native-american-artist

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Earth and Fire: Anasazi Style Pottery

“Earth and Fire” is a documentary poem about artist and primitive potter Kelly Magleby. Kelly went into the backcountry of Southern Utah with a knife and a buckskin for 10 days to try to learn about Anasazi pottery by doing it the way the Anasazi did it. Funded by Primitive Found (.org), music by Jason Shaw @ audionautix.com, check out Kelly’s art at anasazipottery.net. This the 1st video of 2016 for The Talking Fly short documentary project by filmmaker Steve Olpin, Enjoy!

Watch this more for the process in making the ceramics than perhaps accuracy. There are a few things I have issues with like the use of watermelon (Old World, domesticated in Egypt) and calling it Anasazi pottery. But it’s still neat and fun to watch. This reminds me of the Primitive Technology guy where things are shown rather than spoken.

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This weekend was Humboldt State University’s Social Justice Summit. It was amazing. I will later have to make a longer update about that experience… BUT FOR NOW I need you to know about this amazing individual. Waawaate Fobister is a two-spirited award winning performing artist, writer, and overall sweet and hilarious kid that I had the privilege to watch and talk to. Keep looking out his work! 

Facebook fan page: http://www.facebook.com/pages/Waawaate-Fobister/129620550437493

As Indigenous nations, we have a value system that is deeply woven in with kinship. It’s next to impossible to forget. In addition to the Thankfulness and gratitude we have in our hearts, as Indigenous communities, we are thriving nations who are embarking on a new journey as modern communities with traditional values.
We endeavor to persevere by maintaining our cultural traditions that some people carry on through art, language revitalization, education, medicine, social justice, law, public health, wellness, and other areas of advancement that our ancestors could only imagine.
Today, while we are in a Thankful and Grateful state, and Black Friday sales have commenced, this is also a call to action. I believe as members of the Indigenous communities we come from, we also have an inherent right to help support our communities and people on Cyber Monday. While some people may have gone out for Black Friday sales this morning, it’s important to remember, we also have an opportunity to help members of the Indigenous community at-large online.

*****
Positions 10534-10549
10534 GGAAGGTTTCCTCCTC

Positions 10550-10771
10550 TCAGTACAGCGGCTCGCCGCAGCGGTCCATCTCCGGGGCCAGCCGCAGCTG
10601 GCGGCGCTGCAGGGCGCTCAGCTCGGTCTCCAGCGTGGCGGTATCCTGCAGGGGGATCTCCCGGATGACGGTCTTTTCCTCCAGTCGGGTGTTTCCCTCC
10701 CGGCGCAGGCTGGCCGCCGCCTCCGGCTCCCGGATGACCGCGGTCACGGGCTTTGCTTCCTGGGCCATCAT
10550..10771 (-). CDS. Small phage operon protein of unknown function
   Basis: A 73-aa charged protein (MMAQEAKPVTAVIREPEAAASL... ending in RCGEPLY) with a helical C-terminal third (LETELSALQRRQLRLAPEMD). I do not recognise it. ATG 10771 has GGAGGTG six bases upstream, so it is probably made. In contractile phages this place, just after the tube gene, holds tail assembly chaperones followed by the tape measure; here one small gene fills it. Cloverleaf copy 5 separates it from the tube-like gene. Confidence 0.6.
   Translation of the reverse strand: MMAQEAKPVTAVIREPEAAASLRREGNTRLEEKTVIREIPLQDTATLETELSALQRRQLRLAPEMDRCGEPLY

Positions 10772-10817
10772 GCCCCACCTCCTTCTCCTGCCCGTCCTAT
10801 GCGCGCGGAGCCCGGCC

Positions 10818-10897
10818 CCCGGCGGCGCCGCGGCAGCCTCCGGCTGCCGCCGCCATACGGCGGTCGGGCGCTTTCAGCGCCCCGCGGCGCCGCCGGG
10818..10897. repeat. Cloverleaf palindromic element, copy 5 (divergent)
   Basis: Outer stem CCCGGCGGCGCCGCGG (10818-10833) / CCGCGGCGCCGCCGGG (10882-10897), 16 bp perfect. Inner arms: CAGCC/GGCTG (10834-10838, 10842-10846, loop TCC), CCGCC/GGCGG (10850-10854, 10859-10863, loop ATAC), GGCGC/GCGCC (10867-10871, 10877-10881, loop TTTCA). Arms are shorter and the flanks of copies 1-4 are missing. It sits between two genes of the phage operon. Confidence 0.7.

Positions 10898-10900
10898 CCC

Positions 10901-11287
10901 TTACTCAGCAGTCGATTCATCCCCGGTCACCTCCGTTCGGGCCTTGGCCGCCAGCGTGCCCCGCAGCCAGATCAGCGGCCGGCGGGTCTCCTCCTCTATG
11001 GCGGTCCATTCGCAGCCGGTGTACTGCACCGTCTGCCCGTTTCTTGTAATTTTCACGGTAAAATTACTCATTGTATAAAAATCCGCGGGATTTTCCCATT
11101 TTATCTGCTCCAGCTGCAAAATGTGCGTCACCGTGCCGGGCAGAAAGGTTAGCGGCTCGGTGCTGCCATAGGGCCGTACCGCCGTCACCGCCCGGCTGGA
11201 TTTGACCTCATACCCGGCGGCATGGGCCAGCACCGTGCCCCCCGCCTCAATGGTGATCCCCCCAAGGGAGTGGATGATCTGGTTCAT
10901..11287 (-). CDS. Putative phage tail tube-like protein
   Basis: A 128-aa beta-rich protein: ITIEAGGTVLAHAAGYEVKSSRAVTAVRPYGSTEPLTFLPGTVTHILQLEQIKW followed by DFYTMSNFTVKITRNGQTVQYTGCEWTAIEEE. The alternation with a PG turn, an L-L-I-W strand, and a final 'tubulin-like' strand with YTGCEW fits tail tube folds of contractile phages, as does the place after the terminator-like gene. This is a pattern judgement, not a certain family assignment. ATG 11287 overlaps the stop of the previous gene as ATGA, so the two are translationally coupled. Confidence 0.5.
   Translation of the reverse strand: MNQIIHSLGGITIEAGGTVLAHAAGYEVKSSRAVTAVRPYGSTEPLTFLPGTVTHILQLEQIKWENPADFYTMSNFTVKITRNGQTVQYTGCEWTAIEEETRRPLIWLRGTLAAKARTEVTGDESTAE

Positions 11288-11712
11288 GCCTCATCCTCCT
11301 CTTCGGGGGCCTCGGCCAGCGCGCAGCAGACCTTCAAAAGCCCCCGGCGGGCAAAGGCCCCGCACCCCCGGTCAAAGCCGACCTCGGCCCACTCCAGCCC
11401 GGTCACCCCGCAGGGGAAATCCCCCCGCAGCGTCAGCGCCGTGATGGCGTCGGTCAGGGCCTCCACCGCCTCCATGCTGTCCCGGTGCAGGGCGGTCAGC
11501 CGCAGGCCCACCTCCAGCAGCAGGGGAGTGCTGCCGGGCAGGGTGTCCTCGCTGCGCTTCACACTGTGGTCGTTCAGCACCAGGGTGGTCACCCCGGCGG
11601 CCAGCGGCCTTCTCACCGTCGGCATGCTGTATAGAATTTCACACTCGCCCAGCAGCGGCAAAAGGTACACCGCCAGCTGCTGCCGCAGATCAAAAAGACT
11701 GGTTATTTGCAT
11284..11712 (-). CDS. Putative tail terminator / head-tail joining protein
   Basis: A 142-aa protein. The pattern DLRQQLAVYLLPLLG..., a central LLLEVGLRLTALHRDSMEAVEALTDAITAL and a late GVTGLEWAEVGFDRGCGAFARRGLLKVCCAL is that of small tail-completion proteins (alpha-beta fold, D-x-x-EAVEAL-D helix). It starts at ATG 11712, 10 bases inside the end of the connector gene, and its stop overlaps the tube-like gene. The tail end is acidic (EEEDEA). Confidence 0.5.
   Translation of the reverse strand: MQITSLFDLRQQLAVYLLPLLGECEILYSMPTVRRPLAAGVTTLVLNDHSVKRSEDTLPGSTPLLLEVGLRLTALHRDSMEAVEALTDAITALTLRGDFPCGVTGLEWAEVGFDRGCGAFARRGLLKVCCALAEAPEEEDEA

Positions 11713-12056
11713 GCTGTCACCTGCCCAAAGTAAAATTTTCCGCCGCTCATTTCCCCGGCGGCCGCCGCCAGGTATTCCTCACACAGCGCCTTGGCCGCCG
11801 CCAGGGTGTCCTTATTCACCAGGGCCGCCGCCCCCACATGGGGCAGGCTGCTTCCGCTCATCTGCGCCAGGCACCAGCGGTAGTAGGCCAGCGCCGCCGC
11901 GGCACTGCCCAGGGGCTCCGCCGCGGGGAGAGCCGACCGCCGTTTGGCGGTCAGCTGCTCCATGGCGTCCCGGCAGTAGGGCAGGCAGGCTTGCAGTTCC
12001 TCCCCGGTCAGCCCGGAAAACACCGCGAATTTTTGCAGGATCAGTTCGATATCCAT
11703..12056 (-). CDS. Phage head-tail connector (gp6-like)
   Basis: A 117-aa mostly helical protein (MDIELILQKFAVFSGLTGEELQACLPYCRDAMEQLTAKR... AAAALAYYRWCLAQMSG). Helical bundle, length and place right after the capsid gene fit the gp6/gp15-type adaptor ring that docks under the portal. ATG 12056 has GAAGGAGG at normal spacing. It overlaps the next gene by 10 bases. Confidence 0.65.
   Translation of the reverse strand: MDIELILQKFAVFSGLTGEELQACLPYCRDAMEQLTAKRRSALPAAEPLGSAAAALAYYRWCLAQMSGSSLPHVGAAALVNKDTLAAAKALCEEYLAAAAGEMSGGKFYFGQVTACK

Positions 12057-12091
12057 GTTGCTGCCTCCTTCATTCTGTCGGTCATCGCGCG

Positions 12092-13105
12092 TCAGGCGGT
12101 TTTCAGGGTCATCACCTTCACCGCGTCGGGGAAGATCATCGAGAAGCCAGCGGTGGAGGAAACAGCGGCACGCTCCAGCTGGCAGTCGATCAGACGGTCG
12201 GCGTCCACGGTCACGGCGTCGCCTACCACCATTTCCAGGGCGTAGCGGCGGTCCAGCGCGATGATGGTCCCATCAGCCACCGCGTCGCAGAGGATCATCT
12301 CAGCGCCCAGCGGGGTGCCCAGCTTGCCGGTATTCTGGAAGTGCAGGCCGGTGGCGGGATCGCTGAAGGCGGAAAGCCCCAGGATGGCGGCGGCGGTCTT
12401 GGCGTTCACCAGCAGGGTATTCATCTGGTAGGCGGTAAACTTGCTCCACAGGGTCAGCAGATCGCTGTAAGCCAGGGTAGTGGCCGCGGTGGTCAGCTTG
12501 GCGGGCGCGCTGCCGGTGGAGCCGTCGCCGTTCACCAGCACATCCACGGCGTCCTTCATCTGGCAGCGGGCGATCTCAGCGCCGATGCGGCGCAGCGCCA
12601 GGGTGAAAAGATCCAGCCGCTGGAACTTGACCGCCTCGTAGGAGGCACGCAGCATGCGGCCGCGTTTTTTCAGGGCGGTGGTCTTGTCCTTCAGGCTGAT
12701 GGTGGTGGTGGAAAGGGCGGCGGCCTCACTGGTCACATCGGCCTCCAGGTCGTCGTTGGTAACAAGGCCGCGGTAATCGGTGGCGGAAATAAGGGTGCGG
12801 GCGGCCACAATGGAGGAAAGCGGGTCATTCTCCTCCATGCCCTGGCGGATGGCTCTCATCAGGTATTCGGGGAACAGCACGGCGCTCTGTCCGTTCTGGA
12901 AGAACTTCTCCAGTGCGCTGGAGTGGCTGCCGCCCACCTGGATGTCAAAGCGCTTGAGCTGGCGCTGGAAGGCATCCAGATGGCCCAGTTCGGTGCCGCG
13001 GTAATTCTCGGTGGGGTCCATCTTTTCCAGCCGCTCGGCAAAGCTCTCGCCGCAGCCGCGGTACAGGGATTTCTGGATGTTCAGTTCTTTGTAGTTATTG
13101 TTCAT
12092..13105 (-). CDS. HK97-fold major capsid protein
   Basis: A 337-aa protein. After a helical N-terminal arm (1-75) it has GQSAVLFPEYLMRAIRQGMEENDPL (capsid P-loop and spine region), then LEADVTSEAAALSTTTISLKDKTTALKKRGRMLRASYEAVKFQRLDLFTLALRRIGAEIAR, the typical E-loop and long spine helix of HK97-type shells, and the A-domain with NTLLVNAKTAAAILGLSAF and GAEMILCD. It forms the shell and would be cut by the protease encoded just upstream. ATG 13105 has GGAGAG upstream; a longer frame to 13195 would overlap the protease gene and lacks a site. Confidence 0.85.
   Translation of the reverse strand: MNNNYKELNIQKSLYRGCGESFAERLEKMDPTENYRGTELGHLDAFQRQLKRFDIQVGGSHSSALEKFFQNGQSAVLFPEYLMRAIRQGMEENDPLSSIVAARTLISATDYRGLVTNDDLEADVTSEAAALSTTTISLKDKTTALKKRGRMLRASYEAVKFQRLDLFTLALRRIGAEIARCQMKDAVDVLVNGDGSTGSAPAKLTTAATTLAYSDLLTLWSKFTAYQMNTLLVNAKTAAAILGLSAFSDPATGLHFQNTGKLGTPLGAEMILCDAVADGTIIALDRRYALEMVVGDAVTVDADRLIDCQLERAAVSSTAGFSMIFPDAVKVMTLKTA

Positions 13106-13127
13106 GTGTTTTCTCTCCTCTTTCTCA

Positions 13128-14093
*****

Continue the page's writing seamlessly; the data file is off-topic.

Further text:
Supporting Native owned businesses and Native artisians means helping to keep a Native family fed, clothed, housed, and operating. In the time of Walmart, who doesn’t provide benefits to its employees, this is a reminder that we have Indigenous people who are working hard to build their own small businesses.
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Nicholas Galanin is a multi-disciplinary artist and musician of mixed Tlingit/Aleut and non-Native ancestry. His work often explores a dialogue of change and identity between Native and non-Native communities.

(Text via: Wikipedia/Video via: Dylan McLaughlin/Photos via: Nicholas Gelanin)

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As I entered the office in charge of arranging travel abroad trips for students, my eyes couldn’t help but to marvel at the amazing reprints of T.C.Cannon’s work in the office. I honestly don’t remember what I came in there for, but I did leave knowing the name of T.C. Cannon. 

Now before I get into the spotlight, I have to say that I did had a hard time finding information on T.C. Cannon. Most of the information will be from Wikipedia. Additionally, I couldn’t find any images of the person himself, so the only picture was one with a watermark. (Sorry! :( )

T.C.Cannon, also known as Tommy Wayne Cannon was born Septermber 27th, 1946 in Lawton, Oklahoma and sadly passed away May 8th, 1978. His legacy is important to the identity of Native American art of the 20th century. He was an enrolled member of the Kiowa Tribe. Additionally, Cannon was of CaddoFrench, and Choctaw descent. 

“Cannon grew up in Zodaltone and Gracemont, Oklahoma and was raised in the Kiowa culture of his father, Walter Cannon, and Caddo traditions of his mother, Minnie Ahdunko Cannon. His Kiowa name, Pai-doung-a-day, means ‘One Who Stands in the Sun.' He was exposed to the art of the Kiowa Five, a group of Native American painters who achieved international reputations in the fine art world and who helped developed the Southern Plains-style of painting. Stephen Mopope of the Kiowa Five and Lee Tsatoke, Sr. were particularly influential on the young artist.